Lots of stuff to catch up on, but I should note that this is the first blog entry with my new laptop Smoking Mirror. Say hello to the nice people, Smoking Mirror.
He is arbitrary, he is capricious, he mocks. He wills in the manner he desires. He is placing us in the palm of his hand; he is making us round. We roll; we become as pellets. He is casting us from side to side. We make him laugh; he is making a mockery of us.
(from Burr Cartwright Brundage's translation of Fray Bernardino de Sahagun's Historia general de las cosas de Nueva Espana
Well then, there you have it. I'll see if we can get more Nahuatl wisdom from Smoking Mirror later, but for now there's a discussion of Permanence
to be had. Because I'm in a nostalgic mood, I'm going to disguise the crucial plot bits with ROT13
. You can find a decoder here
. In the world of Schroeder's novel, the big scary menace is a civilization called the Rights Economy, which seeks to incorporate all other alien or human civilizations into itself. Permanence
presents a few alternatives for future civilization, with the deck stacked in favor of open collaboration of equals without demand for compensation. Sounds idyllic.
Our heroine Rue is fleeing her brother Jentry who's threatened to sell her into slavery (along with his claiming a fossil left to her by her grandmother for himself). So right away we're seeing ownership portrayed in a negative light, except for the local laws which give her claims to the shuttle she takes (she and her brother have equal ownership, and in such situations the one physically present is the captain of the vehicle). She files a claim on a comet she sees as she escapes. Rue makes her way to Erythrion where she risks becoming a debtor due to docking fees, but finds that what she first thought was a comet and then a human spaceship is in fact an alien spaceship. But to make her claim lasting she has to land on it and learn how to steer its course.
Now throughout the book Schroeder comes up with nifty ideas, like a civilization based around brown dwarfs (which can generate strong magnetic fields - power - and infrared radiation - heat) or using augmented reality to conceal things from people without the proper clearance (entrances don't appear on a military ship unless you're authorized to see them - everyone has brain implants giving them the ability to see 'inscapes'). He has a character who practices a form of Shinto based on enabling other people to cope with alien environments by visualizing the kami
of those places. Schroeder has a great argument about sentience and the inevitability (or lack of same) of consciousness as we know it in the universe. But that darn Rights Economy is such a ridiculous caricature it lessens the joy of reading Permanence
As presented, the Rights Economy seeks to keep humanity from speciating away from its origins through economic and other means. It's arguable whether that's a viable strategy, long-term, but OK. But wait, how does it hold itself together, you ask? Simple - everything is linked by economic transactions. You literally cannot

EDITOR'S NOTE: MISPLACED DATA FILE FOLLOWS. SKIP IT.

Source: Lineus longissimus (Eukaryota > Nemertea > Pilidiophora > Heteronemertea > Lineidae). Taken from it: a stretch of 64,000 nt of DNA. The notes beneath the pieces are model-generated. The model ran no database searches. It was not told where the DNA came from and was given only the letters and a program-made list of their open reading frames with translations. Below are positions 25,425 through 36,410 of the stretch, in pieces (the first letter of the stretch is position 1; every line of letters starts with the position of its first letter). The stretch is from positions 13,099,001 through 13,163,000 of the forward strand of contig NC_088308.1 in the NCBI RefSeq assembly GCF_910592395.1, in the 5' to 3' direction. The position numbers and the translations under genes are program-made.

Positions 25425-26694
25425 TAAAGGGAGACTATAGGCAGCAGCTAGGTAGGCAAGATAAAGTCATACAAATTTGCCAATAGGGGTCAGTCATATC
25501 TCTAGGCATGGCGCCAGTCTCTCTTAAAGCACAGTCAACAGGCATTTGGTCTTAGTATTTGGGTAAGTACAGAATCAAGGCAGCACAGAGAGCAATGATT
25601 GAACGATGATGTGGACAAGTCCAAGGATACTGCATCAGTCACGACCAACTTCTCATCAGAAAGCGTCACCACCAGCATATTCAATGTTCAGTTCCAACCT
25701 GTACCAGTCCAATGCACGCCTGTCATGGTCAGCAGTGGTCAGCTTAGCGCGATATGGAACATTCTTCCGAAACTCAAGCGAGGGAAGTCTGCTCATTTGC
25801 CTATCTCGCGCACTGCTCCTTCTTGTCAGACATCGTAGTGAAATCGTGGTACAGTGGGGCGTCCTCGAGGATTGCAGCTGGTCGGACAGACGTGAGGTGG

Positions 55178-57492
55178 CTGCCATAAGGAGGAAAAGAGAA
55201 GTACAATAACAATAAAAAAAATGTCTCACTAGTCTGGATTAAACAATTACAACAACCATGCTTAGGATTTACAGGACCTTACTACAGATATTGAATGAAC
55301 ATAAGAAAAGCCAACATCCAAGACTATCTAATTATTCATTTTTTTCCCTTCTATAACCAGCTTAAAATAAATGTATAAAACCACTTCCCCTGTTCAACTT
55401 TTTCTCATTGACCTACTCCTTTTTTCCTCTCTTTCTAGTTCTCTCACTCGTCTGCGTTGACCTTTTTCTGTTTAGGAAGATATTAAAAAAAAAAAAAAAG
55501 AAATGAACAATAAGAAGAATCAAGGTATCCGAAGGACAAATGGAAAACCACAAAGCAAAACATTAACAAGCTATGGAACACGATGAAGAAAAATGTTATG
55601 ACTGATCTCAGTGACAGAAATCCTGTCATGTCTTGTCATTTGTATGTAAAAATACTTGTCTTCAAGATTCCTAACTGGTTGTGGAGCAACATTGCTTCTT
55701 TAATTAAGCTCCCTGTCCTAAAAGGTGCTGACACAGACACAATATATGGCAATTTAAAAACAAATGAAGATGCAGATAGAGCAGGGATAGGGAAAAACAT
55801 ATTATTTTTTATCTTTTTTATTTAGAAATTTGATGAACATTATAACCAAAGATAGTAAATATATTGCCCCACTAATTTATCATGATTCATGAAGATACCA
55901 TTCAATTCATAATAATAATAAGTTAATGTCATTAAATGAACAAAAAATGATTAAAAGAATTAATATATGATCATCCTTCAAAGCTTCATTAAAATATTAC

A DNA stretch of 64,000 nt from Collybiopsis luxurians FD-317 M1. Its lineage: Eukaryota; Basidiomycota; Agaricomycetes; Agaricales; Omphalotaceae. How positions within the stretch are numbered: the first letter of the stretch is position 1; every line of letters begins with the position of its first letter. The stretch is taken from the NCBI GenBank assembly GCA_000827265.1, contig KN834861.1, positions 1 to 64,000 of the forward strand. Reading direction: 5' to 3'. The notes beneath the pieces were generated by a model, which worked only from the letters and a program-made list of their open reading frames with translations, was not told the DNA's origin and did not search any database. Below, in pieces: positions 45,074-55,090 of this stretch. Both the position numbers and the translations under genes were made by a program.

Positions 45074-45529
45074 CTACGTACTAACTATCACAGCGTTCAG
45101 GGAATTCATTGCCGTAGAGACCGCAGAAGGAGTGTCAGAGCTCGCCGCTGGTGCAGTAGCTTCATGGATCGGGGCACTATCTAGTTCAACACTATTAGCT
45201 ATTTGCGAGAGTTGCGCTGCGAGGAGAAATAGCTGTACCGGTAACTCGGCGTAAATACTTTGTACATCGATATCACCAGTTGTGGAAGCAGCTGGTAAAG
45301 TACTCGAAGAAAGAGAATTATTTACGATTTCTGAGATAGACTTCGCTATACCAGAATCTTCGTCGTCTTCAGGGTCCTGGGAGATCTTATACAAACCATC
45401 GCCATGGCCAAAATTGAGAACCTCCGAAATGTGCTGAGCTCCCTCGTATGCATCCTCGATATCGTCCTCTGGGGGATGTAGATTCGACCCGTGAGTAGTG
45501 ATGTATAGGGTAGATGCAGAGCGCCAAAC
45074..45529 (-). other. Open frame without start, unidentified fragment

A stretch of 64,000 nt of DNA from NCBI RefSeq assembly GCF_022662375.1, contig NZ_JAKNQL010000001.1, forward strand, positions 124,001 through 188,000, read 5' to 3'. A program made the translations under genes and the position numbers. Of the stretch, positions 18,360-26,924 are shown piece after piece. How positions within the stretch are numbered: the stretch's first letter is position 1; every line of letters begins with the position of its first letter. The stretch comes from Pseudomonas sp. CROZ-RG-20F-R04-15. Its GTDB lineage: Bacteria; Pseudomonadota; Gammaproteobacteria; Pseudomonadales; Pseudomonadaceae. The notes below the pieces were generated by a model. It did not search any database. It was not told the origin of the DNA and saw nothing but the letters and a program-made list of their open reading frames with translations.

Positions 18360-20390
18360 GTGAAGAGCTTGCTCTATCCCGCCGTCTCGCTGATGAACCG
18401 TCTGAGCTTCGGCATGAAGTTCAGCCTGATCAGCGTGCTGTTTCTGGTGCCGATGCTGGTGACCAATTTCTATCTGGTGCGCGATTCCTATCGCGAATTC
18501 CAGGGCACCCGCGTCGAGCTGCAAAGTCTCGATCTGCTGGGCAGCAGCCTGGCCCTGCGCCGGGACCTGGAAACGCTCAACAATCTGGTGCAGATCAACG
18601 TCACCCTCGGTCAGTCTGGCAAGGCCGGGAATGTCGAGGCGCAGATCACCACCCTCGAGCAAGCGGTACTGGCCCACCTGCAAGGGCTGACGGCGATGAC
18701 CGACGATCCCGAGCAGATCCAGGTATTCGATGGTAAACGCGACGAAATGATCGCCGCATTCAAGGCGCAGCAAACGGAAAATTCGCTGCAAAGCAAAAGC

offer services for free, and that includes religions. Any property not claimed by individuals is appropriated by the government. At least one colony is forced to erect a dome to keep a breathable atmosphere because the evil Rights Owners (yes, it's capitalized in the book) back on Earth don't consider terraforming the planet to be an economically viable option any more. Genetic engineering, at least on humans, is forbidden (part of the whole speciation thing). There is a rebel movement against the expansion of the Rights Economy, but it's scattered and without much clout.
Yes, it's an incredibly unsubtle attack on the current situation with intellectual property. But wait, it gets better (here's the ROT13 bit, kids):
Gur rivy Nqzveny Pevfyre vf qrgrezvarq gb qrfgebl gur eroryyvba
ntnvafg gur Evtugf Rpbabzl bapr naq sbe nyy, jvgu n fhcrejrncba
snpgbel Ehr boyvtvatyl yrq uvz gb. Hasbeghangryl, uvf fpurzr
sbe qrfgeblvat gurz vaibyirf nyybjvat gur fhcrejrncbaf gb oerrq
naq ebnz gur havirefr ybbxvat sbe nalguvat abg cneg bs gur Evtugf
Rpbabzl. Abg whfg gur eroryf, ohg nyy nyvra yvsr guebhtubhg
gur havirefr. Nsgre nyy, gurler abg cneg bs gur bar gehr pvivyvmngvba.
Puevfg! Pevfyre qbrfa'g unir n oynpx zhfgnpuvb ur gjveyf bofrffviryl
naq tb nebhaq glvat jbzra gb envyebnq genpxf, ohg vg'f nobhg
Rue preaches at people in the best Heinlein character tradition throughout the novel, and eventually gur qlvat Plpyre Pbzcnpg pvivyvmngvba onfrq nebhaq gur oebja qjnesf vf erfgberq, jvgu rirelbar pbbcrengvat sbe gur terngre tbbq. Naq ubj vf guvf rasbeprq? Na beqre bs zbaxf jvgu pbageby bs gur fhcrejrncbaf, bs pbhefr. Ercynpr bar qvpgngbefuvc jvgu nabgure. Onu! N tha vf fgvyy n tha!
Open source collaboration is good for some things. Obviously Schroeder thinks so, or he wouldn't have worked on OpenCola
. It's not so good for others. Modeling economic goods as property is good for some things. It's not so good for others. But that wouldn't be a useful straw man argument, which is ultimately what Permanence
boils down to.